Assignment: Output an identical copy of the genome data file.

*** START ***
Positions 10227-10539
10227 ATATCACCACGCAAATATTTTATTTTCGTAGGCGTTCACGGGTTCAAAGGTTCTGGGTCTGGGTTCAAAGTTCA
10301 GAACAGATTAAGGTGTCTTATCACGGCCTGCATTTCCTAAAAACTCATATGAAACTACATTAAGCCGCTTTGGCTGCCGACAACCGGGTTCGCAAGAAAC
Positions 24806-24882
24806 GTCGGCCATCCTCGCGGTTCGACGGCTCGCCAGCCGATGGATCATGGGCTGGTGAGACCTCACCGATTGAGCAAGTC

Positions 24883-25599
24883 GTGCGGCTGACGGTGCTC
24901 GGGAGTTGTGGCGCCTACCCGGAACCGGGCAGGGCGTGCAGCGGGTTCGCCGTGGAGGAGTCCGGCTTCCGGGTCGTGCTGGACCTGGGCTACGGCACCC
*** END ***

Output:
Positions 10227-10539
10227 ATATCACCACGCAAATATTTTATTTTCGTAGGCGTTCACGGGTTCAAAGGTTCTGGGTCTGGGTTCAAAGTTCA
10301 GAACAGATTAAGGTGTCTTATCACGGCCTGCATTTCCTAAAAACTCATATGAAACTACATTAAGCCGCTTTGGCTGCCGACAACCGGGTTCGCAAGAAAC
Positions 24806-24882
24806 GTCGGCCATCCTCGCGGTTCGACGGCTCGCCAGCCGATGGATCATGGGCTGGTGAGACCTCACCGATTGAGCAAGTC

Positions 24883-25599
24883 GTGCGGCTGACGGTGCTC
24901 GGGAGTTGTGGCGCCTACCCGGAACCGGGCAGGGCGTGCAGCGGGTTCGCCGTGGAGGAGTCCGGCTTCCGGGTCGTGCTGGACCTGGGCTACGGCACCC